With the help of DuBois School alumni and the North Carolina Digital Heritage Center at the University of North Carolina Chapel Hill, the museum’s archival material related to Wake Forest’s DuBois School is now available online. The DuBois School student newspaper, The Gazette, makes up most of the digitized material, but you will also find a 1964 and 1965 student yearbook, and material published by the National Alumni Association of DuBois.
February is Black History Month, and the Wake Forest Historical Museum is partnering with the Wake Forest Historic Preservation Commission to offer a series of virtual presentations on African American … Continue reading
UPDATE – CHANGE OF DATE: Due to Hurricane Florence, this Town of Wake Forest program has been rescheduled for Sunday, October 7th at 3pm. With a sharp focus on history, … Continue reading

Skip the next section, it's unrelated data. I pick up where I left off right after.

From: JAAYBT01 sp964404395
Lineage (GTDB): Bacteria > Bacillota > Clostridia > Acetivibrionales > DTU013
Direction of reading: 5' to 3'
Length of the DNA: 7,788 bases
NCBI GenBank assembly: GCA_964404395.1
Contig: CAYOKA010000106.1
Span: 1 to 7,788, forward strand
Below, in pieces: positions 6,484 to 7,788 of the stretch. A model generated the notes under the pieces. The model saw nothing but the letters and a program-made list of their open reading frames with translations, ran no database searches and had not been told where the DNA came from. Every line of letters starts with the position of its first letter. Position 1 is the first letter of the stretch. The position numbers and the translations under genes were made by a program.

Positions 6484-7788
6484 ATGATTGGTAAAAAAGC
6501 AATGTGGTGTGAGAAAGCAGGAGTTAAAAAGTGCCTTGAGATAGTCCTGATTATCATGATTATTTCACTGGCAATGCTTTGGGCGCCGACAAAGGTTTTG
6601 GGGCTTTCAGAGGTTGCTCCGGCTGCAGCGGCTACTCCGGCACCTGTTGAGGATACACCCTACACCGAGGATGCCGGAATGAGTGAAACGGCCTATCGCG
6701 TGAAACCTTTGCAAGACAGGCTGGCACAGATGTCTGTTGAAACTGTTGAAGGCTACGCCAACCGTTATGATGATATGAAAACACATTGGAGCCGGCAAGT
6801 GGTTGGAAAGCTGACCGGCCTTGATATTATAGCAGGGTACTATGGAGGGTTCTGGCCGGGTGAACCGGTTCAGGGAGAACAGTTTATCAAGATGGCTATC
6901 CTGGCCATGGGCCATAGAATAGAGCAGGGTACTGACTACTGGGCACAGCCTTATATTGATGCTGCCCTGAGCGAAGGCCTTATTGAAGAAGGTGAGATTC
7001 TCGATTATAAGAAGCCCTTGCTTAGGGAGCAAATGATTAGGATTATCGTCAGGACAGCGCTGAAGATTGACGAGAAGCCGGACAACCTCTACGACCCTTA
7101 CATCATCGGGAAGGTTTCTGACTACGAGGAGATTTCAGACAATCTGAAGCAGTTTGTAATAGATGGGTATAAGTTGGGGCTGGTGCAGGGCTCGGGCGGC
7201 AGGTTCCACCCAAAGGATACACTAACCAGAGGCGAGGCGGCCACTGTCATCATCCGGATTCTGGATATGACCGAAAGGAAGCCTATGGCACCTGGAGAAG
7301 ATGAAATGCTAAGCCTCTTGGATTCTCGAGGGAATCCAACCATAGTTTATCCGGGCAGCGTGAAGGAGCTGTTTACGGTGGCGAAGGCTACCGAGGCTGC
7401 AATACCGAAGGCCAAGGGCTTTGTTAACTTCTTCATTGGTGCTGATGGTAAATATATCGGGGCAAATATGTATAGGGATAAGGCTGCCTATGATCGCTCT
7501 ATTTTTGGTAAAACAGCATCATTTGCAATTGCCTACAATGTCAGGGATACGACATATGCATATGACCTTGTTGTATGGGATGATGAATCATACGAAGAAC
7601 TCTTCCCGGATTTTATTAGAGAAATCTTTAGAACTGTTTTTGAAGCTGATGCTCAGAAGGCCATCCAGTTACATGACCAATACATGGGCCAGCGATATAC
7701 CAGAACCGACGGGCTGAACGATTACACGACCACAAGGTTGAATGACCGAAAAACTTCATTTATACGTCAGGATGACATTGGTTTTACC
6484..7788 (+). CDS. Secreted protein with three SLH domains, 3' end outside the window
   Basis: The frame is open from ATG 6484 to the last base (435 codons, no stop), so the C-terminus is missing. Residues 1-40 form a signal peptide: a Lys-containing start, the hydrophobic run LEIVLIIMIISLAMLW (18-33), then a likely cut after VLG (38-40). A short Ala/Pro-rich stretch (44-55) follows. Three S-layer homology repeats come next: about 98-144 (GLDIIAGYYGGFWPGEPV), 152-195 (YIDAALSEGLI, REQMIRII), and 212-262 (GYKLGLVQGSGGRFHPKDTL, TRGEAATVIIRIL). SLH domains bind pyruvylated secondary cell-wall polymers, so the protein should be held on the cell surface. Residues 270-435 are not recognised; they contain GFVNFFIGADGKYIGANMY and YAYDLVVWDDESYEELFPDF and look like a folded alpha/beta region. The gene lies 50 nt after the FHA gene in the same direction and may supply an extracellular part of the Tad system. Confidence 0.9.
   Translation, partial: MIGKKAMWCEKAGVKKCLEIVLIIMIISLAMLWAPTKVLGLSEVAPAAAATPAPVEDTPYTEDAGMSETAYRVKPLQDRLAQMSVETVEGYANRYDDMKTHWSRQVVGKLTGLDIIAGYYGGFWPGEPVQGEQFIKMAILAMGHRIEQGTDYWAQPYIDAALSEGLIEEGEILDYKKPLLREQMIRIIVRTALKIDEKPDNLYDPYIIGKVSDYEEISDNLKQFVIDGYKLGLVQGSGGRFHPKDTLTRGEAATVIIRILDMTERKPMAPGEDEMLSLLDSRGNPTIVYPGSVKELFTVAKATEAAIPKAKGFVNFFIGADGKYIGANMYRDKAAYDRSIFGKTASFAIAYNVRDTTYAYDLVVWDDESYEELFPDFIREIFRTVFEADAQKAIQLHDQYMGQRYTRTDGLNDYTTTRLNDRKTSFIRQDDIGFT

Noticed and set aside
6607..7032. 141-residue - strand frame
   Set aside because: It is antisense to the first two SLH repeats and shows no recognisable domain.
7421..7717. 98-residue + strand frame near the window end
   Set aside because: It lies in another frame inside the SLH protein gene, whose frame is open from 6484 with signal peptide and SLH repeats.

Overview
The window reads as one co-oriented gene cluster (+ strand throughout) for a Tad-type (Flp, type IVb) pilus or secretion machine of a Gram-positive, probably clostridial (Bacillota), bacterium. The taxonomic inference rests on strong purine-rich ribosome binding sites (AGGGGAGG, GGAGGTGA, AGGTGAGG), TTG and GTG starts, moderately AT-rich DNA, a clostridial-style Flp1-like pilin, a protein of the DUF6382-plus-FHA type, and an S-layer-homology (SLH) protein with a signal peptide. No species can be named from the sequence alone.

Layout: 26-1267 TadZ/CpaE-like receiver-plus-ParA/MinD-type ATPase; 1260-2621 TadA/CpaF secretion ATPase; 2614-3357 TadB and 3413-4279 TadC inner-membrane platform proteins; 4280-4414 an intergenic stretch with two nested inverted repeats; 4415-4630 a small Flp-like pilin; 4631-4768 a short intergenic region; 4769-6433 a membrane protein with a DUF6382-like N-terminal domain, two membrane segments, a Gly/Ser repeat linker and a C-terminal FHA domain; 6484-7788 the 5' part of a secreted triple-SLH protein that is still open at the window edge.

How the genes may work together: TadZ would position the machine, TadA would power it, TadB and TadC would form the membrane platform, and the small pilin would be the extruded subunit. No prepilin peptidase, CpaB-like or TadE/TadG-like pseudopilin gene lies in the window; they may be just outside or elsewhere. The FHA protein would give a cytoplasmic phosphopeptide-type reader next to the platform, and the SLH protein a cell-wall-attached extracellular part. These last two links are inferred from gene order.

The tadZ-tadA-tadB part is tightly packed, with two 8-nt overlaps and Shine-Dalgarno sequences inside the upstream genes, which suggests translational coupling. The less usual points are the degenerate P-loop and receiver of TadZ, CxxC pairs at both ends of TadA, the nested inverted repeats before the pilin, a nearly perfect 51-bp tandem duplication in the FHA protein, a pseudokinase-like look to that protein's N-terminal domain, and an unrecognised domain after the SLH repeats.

It’s surprising to think the Town of Wake Forest still had a blacksmith shop until about 1960. It was where Lumpy’s Ice Cream is today; just an unpainted wooden building … Continue reading
It was February 10, 1946 when heavy rain struck–bringing with it a miracle that could be called fate, luck, or Providence. As it was a Sunday morning, the children of … Continue reading
On the afternoon of January 13, 1923, an out of control blaze destroyed the home of “Doctor” Tom Jeffries in Wake Forest’s northeast neighborhood. Jeffries, born a slave in Virginia, … Continue reading
To mark Black History Month, the museum is sharing a rare collection of images from the DuBois School. By the time these photographs were taken in 1964-65, school segregation was … Continue reading
Like an echo of the literature, music, and fashion known as the Harlem Renaissance, the African-American community in mid-20th century Wake Forest experienced a surge in creativity, intellectualism, and culture. … Continue reading